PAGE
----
The acute phase protein haptoglobin is a mammalian extracellular chaperone with an action similar to clusterin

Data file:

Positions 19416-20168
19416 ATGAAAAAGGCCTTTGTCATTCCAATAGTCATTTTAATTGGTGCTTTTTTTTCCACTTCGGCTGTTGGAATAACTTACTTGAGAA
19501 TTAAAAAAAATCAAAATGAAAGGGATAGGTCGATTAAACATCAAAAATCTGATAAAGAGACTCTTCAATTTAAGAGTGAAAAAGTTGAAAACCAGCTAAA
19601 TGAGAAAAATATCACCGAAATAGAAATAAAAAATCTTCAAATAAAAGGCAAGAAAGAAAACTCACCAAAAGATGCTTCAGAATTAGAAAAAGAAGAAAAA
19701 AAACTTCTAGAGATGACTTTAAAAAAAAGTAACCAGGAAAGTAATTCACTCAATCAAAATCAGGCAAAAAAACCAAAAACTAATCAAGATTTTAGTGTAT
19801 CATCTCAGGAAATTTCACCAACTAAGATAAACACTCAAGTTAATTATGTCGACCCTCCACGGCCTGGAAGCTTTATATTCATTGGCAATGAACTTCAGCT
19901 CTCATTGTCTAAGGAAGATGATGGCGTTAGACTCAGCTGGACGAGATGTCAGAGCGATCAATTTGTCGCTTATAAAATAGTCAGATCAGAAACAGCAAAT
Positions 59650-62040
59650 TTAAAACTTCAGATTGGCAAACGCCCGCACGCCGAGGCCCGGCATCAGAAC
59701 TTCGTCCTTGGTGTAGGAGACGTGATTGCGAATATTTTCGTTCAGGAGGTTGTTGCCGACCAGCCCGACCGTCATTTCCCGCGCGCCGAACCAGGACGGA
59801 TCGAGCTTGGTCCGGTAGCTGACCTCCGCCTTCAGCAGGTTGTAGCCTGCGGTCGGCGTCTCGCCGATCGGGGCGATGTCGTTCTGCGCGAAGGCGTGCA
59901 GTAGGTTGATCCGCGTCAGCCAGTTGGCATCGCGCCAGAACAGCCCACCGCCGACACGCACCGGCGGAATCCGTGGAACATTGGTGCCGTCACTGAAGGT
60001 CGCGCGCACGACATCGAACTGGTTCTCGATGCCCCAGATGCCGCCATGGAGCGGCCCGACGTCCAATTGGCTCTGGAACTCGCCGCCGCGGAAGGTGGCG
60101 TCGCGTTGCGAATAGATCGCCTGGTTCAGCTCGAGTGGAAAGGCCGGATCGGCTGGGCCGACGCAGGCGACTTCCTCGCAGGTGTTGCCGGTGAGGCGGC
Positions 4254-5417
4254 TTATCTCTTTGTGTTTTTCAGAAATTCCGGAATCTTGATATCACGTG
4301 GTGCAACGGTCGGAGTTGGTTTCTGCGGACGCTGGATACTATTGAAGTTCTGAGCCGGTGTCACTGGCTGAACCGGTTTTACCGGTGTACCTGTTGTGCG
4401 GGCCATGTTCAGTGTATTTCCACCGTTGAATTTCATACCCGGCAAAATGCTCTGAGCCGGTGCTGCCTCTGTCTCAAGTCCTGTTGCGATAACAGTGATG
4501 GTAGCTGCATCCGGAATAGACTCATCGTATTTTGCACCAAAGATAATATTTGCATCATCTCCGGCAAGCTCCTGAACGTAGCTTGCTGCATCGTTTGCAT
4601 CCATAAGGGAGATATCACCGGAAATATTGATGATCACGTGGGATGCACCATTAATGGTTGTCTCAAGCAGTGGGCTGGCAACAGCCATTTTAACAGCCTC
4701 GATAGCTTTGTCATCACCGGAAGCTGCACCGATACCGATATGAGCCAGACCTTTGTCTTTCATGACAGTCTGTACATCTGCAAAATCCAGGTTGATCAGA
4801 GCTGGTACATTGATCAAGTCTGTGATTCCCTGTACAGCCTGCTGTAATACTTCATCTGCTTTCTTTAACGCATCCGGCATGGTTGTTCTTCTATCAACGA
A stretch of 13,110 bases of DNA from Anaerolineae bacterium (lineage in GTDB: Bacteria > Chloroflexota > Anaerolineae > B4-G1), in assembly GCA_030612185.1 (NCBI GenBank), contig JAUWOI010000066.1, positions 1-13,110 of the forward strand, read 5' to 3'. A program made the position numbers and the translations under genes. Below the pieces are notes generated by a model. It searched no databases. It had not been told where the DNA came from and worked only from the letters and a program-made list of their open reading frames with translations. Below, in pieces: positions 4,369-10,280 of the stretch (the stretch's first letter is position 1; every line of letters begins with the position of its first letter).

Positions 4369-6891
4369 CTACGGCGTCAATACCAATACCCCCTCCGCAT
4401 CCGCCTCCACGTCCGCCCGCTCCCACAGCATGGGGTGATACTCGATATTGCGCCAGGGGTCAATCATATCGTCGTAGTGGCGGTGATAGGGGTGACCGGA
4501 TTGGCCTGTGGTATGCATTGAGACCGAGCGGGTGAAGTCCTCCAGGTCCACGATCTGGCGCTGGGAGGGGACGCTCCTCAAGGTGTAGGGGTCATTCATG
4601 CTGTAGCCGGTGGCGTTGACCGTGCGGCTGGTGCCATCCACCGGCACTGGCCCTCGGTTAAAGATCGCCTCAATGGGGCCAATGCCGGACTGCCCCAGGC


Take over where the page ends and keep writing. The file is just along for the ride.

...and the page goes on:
Haptoglobin (Hp) is an acidic glycoprotein present in most body fluids of humans and other mammals. Although the functions of Hp are not yet fully understood, the available evidence indicates that it is likely to play an important role in suppressing inflammatory responses. Some earlier work suggested that Hp might be a newly identified member of a small group of extracellular chaperones found at significant levels in human body fluids. Previously, the only well-characterized member of this group was clusterin, which shares functional similarities with the small heat-shock proteins. We report here that Hp specifically inhibited the precipitation of a variety of proteins induced by either heat or oxidation, including proteins in unfractionated human serum. We also show that, like clusterin, Hp (i) inhibits the precipitation of stressed proteins by forming solubilized high molecular weight complexes with them, (ii) cannot protect enzymes from heat-induced loss of function, and (iii) lacks ATPase activity and the ability to independently refold proteins following stresses. Furthermore, we show that Hp has maximum chaperone activity at mildly alkaline pH and, unlike clusterin, does not undergo significant changes in oligomerization state coincident with pH-induced changes in chaperone activity. Our results raise the possibility that Hp may exert an anti-inflammatory action in vivo by inhibiting the inappropriate self-association of “damaged” (misfolded) extracellular proteins.